How I Live Now has appealed to me for a while now, and while I did enjoy it, I have some reservations. I liked the modern war-time setting, the imagined Third World War and the story of a group of youngsters struggling to survive in a war-torn country with nobody to look after them. However my central complaint, isn’t to do with the love story as many other people’s is, but instead to do with the writing style. Still, as it is a quick, enjoyable and sometimes quite tense read, so I would not say that it was a bad book.
The central character of this novel is Daisy, an American fifteen year old who has ben sent by her father to stay with her Aunt Penn and cousins in England. It is no secret that the world is on the brink of a war, but unfortunately, the outbreak strikes when the youngsters, Daisy, and her four cousins Osbert, Edmond, Isaac and Piper, are home alone, with Aunt Penn abroad for work. They are alone in their farmhouse and at first, have a great time, not worried at all about the war which is miles away, but eventually as the war escalates, they are separated and the book follows Daisy as she struggles to get herself and Piper reunited with the rest of their family.
I thought that Daisy was an interesting character to follow, not because she was particularly likable, but because Rosoff made no attempts to hide that Daisy can be quite selfish and rude at times. Daisy constantly writes about her father and stepmather being evil and hating her, but I suspect this is a little bit of that good old unreliable narrator peeping through, as at the end of the novel, it is made clear that Daisy’s father has been searching for her in order to bring her home. Also, it is clear that Daisy has an eating disorder, which Rosoff approached brilliantly, as Daisy’s eating habits were not her sole defining feature, unlike other fictional characters with similar conditions who are often reduced to their illness. However, although Daisy says that she wanted to be thin, she also remarks that she was afraid of her stepmother poisoning her. All in all, I thought that Rosoff wrote about Daisy’s complexities and layers brilliantly, letting us slowly into the workings of her mind whilst never telling us the whole truth, what was real and what was a figment of Daisy’s imagination.
The main complaint that I seem to have seen regarding this book is the love story component of the book, in which Daisy falls in love with her cousin. I admit, I did find it weird, and although I could sense that something would happen between the two, I was still shocked when the book actually went there. Although I was never fully comfortable with this storyline, I do appreciate that Rosoff did not sensationalise it and turn it into a sordid Jaime-and-Cersei-Lannister type of thing. Above all however, I can look past the romantic story that I didn’t feel completely okay with and look at the bigger picture, that the story is about the relationship between Daisy and all of her cousins; the love story, despite being important for Daisy, is not the only thing that we focus on, for example, I loved her relationship with Piper, her youngest cousin, of whom she is very protective, best of all, and the development of Isaac’s character at the end of the book.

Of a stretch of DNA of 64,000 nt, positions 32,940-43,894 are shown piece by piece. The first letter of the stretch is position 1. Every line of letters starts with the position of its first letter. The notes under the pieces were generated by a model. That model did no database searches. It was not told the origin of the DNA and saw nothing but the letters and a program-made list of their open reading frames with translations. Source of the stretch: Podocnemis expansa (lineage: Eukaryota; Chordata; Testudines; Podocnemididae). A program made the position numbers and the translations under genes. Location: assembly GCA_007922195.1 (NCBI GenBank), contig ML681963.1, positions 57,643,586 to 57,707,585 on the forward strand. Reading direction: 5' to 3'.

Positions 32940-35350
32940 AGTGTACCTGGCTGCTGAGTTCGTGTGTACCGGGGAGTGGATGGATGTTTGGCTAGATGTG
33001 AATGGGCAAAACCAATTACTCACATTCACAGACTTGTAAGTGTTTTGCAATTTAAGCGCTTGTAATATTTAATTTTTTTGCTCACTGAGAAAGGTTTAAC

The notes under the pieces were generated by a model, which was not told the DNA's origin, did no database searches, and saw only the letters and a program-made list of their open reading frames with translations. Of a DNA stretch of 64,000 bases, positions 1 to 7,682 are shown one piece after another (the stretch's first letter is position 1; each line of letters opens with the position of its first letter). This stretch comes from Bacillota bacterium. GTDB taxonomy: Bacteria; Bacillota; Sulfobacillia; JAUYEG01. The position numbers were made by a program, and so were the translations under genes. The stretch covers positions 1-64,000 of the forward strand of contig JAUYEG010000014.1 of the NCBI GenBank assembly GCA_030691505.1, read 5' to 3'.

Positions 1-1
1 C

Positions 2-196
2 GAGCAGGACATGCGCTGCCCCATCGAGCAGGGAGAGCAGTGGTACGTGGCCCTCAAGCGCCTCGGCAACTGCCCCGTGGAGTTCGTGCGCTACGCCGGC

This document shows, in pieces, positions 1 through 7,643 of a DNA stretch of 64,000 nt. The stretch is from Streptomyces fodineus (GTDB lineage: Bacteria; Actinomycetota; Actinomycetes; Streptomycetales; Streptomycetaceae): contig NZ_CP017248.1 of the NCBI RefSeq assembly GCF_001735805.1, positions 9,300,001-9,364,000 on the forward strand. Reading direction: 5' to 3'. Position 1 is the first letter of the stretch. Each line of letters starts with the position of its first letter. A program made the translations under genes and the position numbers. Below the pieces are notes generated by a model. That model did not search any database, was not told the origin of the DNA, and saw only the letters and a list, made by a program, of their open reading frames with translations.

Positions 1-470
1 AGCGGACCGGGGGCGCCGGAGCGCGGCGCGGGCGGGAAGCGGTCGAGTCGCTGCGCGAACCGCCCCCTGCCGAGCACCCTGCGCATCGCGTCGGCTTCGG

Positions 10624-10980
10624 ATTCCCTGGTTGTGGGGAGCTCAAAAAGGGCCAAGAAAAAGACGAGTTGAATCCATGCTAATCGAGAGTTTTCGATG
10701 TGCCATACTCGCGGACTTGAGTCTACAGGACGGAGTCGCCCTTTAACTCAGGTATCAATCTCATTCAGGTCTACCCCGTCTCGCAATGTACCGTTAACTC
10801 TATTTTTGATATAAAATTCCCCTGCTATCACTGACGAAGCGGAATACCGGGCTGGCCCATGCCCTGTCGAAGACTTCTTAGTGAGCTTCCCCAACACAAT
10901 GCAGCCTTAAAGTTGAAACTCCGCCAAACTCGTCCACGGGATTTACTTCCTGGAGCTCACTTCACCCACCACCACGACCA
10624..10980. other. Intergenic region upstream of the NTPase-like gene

However, the shortcoming of this book, in my opinion, was the writing style. I accept that Rosoff was trying to capture the voice of a young girl, but I did not like the rambling sentences that seemed to go on for pages at a time and just felt messy and unorganised. I just felt like Daisy had never been taught about punctuation in her life, even though by the time I was fifteen I had been through several years of schooling where I was told exactly was a full stop and a comma were for. This was true in particular for the beginning of the book, as the long sentences seemed to fit more as the book became more tense and dramatic, but not for the first half of the book where the characters were living a blissful, calm countryside life. I often thought how much I wished the book had been written better, and that that would have made it into a real masterpiece, but alas, I would not say that the less than perfect writing style overshadowed the story or the characters, which were what kept me reading.
Overall, How I Live Now, despite not being perfect, did impress me. I do not tend to like young adult or romance books, but I decided to read this because I love war and survival stories and dystopian fiction. Rosoff got the perfect balance of the different elements of the story, not focusing too much on the intricacies of war to the detriment of the characters, but not making romance overpower the strength of the relationships between all of the characters. So, although this book is not perfect, I would not hesitate to recommend it.